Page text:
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Errantry: Novak's Journal
...Words to cast/My feelings into sculpted thoughts/To make some wisdom last
Personal/Theological Notebook: Bibliographying and the Père Marquette Lecture 
27th-Mar-2006 04:36 am
Marquette University
Today was the Theological Event of the Year at Marquette University, the annual Père Marquette Lecture, with this year's guest being Dr. Dr. Otto Hermann Pesch, flown fresh over from Deutschland. I'll have occasion to work with him later this week, too. Oh, man, the Luther/Aquinas stuff starts at 10am, I think. Less than six hours. I don't think that's happening. But he's going to work with the Luther class I TA for. Anyway, the Lecture. The Ecumenical Potential of Vatican II after 40 Years. . I'll have to write more about that when I'm conscious.

So. Up 'til 4-something now and still not done with the bibliographical re-writes Fahey wanted. I cannot believe how much time it took to track down some of this information. And then to page through the Chicago Manual of Style to make sure that I'm presenting it juuuusssstttt rrriiiiiiigghhttt. My dissertation director is one of the most exacting editors in the field and knows all these particulars intimately. And when he retires at the end of the semester, he's moving to join the large Jesuit community at Boston College.

At Boston College.

My dissertation director is going to live in the same community of Jesuits as my dissertation subject.

If you're laughing or swearing, you get it.
Comments 
27th-Mar-2006 05:42 pm (UTC)
Sounds like an extreme case of no rest for the weary. Sounds exciting though. However, I suspect that a German theologian would be too much for me, especially one named Otto. I am quite happy, thank you, to stay with the level of Frank Sheed. Otherwise, one does risk getting lost.

On a side note: Do Aquinas's arguments for the existence of God still carry weight in the academic world? That Rice's daughter seems to think them worthy, as per her show on EWTN. I am enjoying that. Again, though, it is for us beginner types.
27th-Mar-2006 10:33 pm (UTC)
There's still an awful lot of work done with the five arguments, but more in philosophy than theology, which is really proper, given their nature. Thomas himself doesn't put a great deal of weight on them. They aren't terribly conclusive arguments: certainly there's a big leap from establishing the kind of "prime mover" that they go for, and then saying, "... and this we call 'God.'" I think it's recognized, in other words, that rather than establishing the existence of the Christian understanding of God in themselves, the arguments do not so much "prove the existence of God" as they "prove that belief in God is not irrational." And that's a significant difference.
27th-Mar-2006 08:57 pm (UTC)
Oh, I'm laughing. With you, not at you. Okay, 75% with you, 25% at you.
27th-Mar-2006 10:36 pm (UTC)
:-D

Thanks for the clarity! I had a great deal of fun delivering that point to some departmental friends yesterday and watching them shudder in sympathy before they started laughing. I'm not actually too worried about it. Intimidated yes, but not so worried. And hell, the process was already intimidating....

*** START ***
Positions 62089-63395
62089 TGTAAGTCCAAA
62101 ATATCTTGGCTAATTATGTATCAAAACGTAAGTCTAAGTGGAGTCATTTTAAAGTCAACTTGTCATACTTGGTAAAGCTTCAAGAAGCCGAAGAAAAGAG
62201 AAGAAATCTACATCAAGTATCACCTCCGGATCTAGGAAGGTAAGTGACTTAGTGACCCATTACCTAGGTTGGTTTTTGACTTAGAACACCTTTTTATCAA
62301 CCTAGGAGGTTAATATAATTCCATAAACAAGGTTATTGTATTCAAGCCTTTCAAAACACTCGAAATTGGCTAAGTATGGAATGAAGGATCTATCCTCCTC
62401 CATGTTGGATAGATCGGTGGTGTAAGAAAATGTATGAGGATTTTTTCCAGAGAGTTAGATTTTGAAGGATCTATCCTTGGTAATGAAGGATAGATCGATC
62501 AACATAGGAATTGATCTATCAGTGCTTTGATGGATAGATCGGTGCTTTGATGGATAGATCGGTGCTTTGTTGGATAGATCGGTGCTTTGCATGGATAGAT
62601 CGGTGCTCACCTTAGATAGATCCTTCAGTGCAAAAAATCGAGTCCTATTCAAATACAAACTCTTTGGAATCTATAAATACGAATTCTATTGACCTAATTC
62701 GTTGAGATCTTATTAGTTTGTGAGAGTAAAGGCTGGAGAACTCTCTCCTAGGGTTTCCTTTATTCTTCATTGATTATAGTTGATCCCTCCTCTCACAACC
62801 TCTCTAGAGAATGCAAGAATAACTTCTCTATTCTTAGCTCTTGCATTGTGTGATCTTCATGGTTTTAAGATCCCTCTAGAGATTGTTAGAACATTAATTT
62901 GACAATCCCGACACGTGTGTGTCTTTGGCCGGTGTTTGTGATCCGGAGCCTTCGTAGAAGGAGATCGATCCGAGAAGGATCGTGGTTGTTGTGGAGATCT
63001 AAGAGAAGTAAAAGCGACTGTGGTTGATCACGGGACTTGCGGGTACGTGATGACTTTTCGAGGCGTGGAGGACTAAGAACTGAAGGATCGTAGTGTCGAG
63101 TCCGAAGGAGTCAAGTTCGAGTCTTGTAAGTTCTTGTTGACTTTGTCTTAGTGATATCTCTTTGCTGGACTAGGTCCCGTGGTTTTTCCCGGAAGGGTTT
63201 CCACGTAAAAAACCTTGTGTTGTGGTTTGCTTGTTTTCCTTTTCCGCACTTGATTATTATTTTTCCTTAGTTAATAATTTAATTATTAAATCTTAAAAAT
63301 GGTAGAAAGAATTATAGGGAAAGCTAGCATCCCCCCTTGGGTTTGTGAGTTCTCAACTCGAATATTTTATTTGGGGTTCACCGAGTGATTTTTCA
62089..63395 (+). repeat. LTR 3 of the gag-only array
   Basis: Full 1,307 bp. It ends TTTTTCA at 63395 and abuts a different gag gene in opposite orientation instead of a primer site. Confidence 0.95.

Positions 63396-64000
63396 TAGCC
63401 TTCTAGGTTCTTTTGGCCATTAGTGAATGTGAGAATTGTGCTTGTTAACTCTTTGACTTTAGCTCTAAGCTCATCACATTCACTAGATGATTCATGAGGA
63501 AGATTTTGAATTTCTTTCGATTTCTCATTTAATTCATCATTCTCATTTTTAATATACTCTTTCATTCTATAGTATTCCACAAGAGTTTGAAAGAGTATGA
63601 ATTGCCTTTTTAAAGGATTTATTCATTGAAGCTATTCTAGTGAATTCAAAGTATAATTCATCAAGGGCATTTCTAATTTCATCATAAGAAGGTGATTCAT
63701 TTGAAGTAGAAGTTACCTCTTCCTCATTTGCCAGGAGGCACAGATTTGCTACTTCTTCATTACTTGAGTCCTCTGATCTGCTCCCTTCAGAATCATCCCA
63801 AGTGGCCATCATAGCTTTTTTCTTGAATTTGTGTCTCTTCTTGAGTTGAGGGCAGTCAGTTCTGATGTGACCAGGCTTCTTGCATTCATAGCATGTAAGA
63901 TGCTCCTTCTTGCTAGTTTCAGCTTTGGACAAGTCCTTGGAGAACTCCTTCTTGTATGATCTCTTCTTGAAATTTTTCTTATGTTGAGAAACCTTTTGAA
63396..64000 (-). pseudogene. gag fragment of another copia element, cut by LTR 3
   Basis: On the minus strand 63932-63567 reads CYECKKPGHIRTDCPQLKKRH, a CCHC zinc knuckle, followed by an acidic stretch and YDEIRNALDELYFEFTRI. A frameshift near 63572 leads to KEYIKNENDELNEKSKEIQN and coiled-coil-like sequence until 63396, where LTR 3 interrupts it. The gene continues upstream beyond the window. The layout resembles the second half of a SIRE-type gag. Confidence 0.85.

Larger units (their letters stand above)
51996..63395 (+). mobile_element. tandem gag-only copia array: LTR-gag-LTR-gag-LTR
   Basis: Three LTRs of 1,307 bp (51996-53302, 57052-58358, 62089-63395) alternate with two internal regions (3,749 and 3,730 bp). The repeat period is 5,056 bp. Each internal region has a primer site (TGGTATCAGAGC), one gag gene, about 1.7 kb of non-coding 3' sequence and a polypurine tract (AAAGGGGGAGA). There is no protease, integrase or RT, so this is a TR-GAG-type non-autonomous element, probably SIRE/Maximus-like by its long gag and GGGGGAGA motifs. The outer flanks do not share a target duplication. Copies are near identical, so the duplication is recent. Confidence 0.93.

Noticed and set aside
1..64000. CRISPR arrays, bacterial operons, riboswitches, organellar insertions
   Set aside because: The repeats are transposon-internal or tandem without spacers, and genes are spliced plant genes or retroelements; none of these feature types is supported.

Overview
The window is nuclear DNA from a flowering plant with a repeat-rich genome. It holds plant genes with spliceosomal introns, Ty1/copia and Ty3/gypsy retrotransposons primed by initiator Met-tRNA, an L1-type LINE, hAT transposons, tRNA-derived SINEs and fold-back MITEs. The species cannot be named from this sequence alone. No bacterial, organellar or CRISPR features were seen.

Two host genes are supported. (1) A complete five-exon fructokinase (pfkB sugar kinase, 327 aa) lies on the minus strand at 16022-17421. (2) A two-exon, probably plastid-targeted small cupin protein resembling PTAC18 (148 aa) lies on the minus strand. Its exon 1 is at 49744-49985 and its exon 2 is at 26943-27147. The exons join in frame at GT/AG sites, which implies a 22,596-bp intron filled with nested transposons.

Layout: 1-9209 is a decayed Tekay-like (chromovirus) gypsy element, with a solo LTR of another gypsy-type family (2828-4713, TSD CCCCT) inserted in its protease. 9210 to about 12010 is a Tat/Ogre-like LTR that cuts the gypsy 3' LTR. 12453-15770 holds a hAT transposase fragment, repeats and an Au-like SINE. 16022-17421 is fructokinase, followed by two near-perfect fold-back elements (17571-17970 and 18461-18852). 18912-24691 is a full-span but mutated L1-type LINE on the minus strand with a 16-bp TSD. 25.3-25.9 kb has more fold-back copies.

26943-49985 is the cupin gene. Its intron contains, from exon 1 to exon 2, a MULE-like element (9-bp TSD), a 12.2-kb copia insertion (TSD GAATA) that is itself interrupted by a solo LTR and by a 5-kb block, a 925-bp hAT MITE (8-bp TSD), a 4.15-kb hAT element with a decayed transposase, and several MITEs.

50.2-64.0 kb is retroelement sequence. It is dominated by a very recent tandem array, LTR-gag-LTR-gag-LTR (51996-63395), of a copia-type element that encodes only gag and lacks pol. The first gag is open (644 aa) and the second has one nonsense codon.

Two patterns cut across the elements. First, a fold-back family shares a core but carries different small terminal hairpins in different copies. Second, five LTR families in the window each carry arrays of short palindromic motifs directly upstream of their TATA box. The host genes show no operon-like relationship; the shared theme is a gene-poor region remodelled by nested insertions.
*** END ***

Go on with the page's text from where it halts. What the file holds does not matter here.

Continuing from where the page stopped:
27th-Mar-2006 11:50 pm (UTC)
You want a dissertation advisor to a) help you through and b) help you make your work the best it can be. Sounds like B is covered?
28th-Mar-2006 01:37 am (UTC)
More than covered! Professor Fahey, while being a zesty and brutal editor, just flat-out loves instructing students in how to write. As far as bringing my work to a scholar who is going to give it oodles of attention, all with the goal of making it fit to print, I couldn't have asked for better.

Which is, after all, why I didn't! I came to Marquette to write with Professor Fahey. My assessment was that he was, pound for pound, the best ecclesiologist in the United States. It's a fairly recent field, the study of the Church, at least in its modern form--it's pretty much a post-Vatican II development, so that's just 40 years, now. Cardinal Dulles at Fordham I thought was slipping and not going to be someone to study with anymore as he was getting so elderly and frail, and Francis Sullivan--the subject of my dissertation--was already retired in the Jesuit community at Boston College.

Those two, Dulles and Sullivan, in many ways were the "first" doing ecclesiology in the new mode, and I gave some of that edge to Sullivan, and so he became my object of study. Dulles, Sullivan and Fahey are all American Jesuits, which shows something of what a Jesuit "group project" this field almost was, at its top levels. The other really big name at the top, Richard McBrien, with whom I studied at Notre Dame, is the only non-Jesuit at the very top of the field.

So, all that to say that yes, I feel incredibly lucky to be exactly where I am, especially since Fahey retires in May but still was willing to direct me.
28th-Mar-2006 01:46 am (UTC)
Great googly moogly man, it never rains but it pours...

Hope that sleep does show up in a proper amount once you've gotten over this disserhurdle!
28th-Mar-2006 06:04 am (UTC)
I wish! It seems like I'm always in the non-virtuous states of either "excess" or "lack" when it comes to sleep....
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